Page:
The Doc Jeffurious Interview
Many words come to mind when talking about Chris Harford. His music has been described as “dark and rocking”, but always brilliant and widely dynamic. There is no denying his reputation in many circles as sort of a singer-songwriter’s, singer-songwriter.
His first major record release occurred back in the early 1990s, predates Nirvana’s first hit record and included an impressive plethora of guest musicians. A veteran performer in every sense of the term. He has since released several acclaimed albums, one of which ‘Looking Out For Number 6’ was produced by Dean Ween, who also contributed some guitar and percussion work to the record.
A true renaissance man, Chris Harford has many things going on and you can bet than they are all terrific. I had the pleasure of sharing a bit of time with him recently and faithfully submit the following — Doc Jeffurious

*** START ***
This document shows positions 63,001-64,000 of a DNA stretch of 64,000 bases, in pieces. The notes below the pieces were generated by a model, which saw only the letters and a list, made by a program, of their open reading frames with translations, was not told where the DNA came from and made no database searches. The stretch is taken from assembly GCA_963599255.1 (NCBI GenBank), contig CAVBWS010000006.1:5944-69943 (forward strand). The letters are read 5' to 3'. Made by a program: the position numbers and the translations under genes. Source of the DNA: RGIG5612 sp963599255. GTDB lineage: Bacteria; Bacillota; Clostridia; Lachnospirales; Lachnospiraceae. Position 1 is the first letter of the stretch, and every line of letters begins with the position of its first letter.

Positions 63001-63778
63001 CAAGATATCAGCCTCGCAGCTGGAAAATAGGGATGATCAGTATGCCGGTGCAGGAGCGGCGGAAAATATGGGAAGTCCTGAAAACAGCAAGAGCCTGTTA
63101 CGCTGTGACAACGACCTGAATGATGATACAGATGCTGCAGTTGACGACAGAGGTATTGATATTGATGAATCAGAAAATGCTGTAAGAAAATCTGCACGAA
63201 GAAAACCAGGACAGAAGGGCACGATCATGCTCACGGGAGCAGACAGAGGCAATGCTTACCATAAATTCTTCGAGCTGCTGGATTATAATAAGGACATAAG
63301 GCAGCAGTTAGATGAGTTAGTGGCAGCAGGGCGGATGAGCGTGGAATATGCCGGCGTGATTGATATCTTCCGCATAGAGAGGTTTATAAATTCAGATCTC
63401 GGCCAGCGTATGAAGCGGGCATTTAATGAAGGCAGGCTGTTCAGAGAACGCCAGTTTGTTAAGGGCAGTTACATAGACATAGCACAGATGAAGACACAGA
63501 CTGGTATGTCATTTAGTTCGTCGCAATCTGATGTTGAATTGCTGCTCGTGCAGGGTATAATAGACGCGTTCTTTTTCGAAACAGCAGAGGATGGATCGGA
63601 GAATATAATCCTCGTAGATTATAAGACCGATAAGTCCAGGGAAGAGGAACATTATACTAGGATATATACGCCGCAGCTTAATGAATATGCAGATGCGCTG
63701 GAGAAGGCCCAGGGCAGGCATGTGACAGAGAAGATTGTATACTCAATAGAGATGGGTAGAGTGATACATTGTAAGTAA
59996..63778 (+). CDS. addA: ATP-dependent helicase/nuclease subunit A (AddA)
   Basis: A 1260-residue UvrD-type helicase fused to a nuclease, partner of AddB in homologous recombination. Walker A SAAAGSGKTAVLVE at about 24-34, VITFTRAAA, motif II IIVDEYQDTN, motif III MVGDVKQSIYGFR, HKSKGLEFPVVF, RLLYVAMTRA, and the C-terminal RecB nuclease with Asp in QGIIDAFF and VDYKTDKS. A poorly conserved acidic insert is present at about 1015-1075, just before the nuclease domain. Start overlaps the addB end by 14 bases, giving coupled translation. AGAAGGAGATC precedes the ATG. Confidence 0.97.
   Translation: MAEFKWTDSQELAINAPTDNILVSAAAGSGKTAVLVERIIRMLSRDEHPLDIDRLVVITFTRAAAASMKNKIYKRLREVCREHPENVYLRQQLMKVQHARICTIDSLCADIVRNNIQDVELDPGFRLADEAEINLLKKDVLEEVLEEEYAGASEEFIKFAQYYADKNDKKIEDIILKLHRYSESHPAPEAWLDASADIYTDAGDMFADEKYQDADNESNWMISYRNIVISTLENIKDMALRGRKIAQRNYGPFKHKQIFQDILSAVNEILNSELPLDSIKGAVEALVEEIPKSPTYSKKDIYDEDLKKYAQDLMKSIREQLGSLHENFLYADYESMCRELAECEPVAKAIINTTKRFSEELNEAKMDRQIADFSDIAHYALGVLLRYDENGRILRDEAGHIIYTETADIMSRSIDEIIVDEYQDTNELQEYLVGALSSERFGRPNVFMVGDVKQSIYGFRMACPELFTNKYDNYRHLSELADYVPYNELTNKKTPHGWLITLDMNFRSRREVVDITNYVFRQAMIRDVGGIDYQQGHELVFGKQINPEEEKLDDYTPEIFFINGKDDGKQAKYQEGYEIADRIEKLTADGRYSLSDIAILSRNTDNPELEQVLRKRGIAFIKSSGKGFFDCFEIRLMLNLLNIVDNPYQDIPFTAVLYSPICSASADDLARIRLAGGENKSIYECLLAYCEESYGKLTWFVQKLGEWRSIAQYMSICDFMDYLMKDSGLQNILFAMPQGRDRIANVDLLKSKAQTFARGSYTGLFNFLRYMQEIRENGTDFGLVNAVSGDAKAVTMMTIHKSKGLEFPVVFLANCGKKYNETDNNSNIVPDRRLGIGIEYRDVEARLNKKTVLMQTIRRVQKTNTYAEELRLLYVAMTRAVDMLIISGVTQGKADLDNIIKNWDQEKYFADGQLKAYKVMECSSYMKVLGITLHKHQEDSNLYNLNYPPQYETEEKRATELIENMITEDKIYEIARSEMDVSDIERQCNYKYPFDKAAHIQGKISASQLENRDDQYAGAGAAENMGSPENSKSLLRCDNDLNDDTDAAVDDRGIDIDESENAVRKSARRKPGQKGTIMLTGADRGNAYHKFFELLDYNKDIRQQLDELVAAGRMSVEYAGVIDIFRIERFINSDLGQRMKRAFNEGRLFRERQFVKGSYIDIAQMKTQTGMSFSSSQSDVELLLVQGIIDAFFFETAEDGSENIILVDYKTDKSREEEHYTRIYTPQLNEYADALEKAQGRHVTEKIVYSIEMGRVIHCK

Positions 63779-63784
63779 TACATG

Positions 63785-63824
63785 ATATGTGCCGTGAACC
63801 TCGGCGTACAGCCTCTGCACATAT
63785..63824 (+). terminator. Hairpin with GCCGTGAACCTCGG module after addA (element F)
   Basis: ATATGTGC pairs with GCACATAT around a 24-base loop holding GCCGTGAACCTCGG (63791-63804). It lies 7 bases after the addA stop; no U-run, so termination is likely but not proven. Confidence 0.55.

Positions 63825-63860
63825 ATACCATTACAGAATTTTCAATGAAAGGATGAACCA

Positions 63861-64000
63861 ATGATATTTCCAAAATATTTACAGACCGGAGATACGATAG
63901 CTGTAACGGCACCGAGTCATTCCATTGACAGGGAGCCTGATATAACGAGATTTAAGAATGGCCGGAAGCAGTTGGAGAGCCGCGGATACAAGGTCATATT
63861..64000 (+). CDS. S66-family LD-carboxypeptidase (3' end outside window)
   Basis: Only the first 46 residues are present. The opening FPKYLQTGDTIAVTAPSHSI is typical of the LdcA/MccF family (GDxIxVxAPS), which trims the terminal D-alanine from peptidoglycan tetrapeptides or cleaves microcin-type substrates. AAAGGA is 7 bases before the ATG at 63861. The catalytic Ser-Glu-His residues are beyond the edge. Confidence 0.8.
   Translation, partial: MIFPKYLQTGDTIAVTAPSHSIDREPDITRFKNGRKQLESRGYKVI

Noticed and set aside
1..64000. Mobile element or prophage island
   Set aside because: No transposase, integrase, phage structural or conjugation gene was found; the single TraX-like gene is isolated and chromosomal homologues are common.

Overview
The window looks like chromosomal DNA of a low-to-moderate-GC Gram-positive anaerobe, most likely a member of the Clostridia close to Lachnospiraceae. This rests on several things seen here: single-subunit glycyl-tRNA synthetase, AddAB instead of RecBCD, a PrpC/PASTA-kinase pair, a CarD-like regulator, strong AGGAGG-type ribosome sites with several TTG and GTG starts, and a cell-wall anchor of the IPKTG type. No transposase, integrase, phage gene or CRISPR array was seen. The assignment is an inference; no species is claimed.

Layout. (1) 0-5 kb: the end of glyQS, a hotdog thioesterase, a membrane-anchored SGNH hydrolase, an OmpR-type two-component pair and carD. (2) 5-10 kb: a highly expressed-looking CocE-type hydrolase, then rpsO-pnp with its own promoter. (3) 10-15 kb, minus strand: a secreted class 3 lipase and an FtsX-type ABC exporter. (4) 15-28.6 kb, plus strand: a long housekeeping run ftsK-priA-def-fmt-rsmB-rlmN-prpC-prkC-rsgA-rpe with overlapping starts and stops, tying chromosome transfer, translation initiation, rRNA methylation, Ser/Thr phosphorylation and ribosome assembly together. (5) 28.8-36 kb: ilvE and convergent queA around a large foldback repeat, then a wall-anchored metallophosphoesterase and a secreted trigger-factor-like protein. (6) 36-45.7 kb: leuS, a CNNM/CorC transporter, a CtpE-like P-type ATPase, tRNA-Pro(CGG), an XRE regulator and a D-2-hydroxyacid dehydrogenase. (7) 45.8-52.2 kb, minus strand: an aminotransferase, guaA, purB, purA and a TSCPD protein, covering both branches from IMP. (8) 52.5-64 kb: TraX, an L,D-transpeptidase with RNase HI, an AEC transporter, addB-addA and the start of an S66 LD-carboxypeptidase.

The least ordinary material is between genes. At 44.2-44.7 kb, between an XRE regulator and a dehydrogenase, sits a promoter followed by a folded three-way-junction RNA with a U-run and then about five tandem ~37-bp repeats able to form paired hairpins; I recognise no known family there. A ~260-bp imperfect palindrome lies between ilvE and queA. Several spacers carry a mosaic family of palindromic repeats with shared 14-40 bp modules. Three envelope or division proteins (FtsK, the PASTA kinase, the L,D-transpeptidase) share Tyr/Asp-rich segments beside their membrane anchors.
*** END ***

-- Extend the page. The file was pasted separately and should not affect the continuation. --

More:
Doc Jeffurious: Where did you get your start? What artists influenced your music?
Chris Harford: I was weaned on The Beatles. They kickstarted everything for me. I’m the youngest of four. My brother’s and sister’s record collection was key…vital. From The Beatles I moved on to Neil Young and the Rolling Stones. Then through middle school and high school it was the whole Southern rock thing, Allman Brother’s and Lynyrd Skynyrd. And then I got into Elvis Costello, The Specials and English Beat, ska music…XTC in my later teens.
DJH: Where were you when the alternative music and grunge thing took off in the early 1990s?
CH: I got signed to Elektra Records in 1992, right when grunge was hitting. I had an album out (Be Headed) on a major label which they let me produce. I had Ween guys on it and some guys from high school. But also Richard Thompson, Loudon Wainwright, The Proclaimers and Toshi Reagon. I had a bunch of people on that record. I was right there when grunge was happening. It think Nirvana‘s “Nevermind” came out a month after my record.
DJH: You are a very well known artist, but have a sort of underground, word of mouth fame. I think that a lot of artists that achieve that kind of success have this unique perspective of being on the outside of the traditional business of music looking in. How do you think music has changed over the years since you began as far as people getting into it? Is it less organic in many corners because it has become more digital? Is that the future of music?